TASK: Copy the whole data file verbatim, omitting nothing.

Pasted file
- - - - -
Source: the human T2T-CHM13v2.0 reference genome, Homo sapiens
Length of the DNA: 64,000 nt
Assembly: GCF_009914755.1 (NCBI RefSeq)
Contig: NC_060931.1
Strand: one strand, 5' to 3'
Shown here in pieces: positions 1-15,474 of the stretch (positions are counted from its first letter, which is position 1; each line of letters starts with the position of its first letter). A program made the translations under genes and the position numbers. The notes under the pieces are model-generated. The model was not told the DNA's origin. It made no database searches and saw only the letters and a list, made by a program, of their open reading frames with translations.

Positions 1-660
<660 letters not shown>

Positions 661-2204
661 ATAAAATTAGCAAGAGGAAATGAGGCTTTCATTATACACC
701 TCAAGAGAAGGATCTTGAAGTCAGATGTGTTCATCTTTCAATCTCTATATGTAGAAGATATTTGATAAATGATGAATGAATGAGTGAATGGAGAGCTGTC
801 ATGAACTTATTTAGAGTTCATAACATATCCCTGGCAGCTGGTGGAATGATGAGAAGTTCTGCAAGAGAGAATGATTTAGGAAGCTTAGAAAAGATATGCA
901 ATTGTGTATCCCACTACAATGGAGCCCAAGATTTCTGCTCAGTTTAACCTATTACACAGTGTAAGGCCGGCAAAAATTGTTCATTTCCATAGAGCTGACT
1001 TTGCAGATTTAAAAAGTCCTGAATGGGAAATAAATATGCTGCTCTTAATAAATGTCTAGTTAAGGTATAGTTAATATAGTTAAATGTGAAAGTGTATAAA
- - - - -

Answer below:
Source: the human T2T-CHM13v2.0 reference genome, Homo sapiens
Length of the DNA: 64,000 nt
Assembly: GCF_009914755.1 (NCBI RefSeq)
Contig: NC_060931.1
Strand: one strand, 5' to 3'
Shown here in pieces: positions 1-15,474 of the stretch (positions are counted from its first letter, which is position 1; each line of letters starts with the position of its first letter). A program made the translations under genes and the position numbers. The notes under the pieces are model-generated. The model was not told the DNA's origin. It made no database searches and saw only the letters and a list, made by a program, of their open reading frames with translations.

Positions 1-660
<660 letters not shown>

Positions 661-2204
661 ATAAAATTAGCAAGAGGAAATGAGGCTTTCATTATACACC
701 TCAAGAGAAGGATCTTGAAGTCAGATGTGTTCATCTTTCAATCTCTATATGTAGAAGATATTTGATAAATGATGAATGAATGAGTGAATGGAGAGCTGTC
801 ATGAACTTATTTAGAGTTCATAACATATCCCTGGCAGCTGGTGGAATGATGAGAAGTTCTGCAAGAGAGAATGATTTAGGAAGCTTAGAAAAGATATGCA
901 ATTGTGTATCCCACTACAATGGAGCCCAAGATTTCTGCTCAGTTTAACCTATTACACAGTGTAAGGCCGGCAAAAATTGTTCATTTCCATAGAGCTGACT
1001 TTGCAGATTTAAAAAGTCCTGAATGGGAAATAAATATGCTGCTCTTAATAAATGTCTAGTTAAGGTATAGTTAATATAGTTAAATGTGAAAGTGTATAAA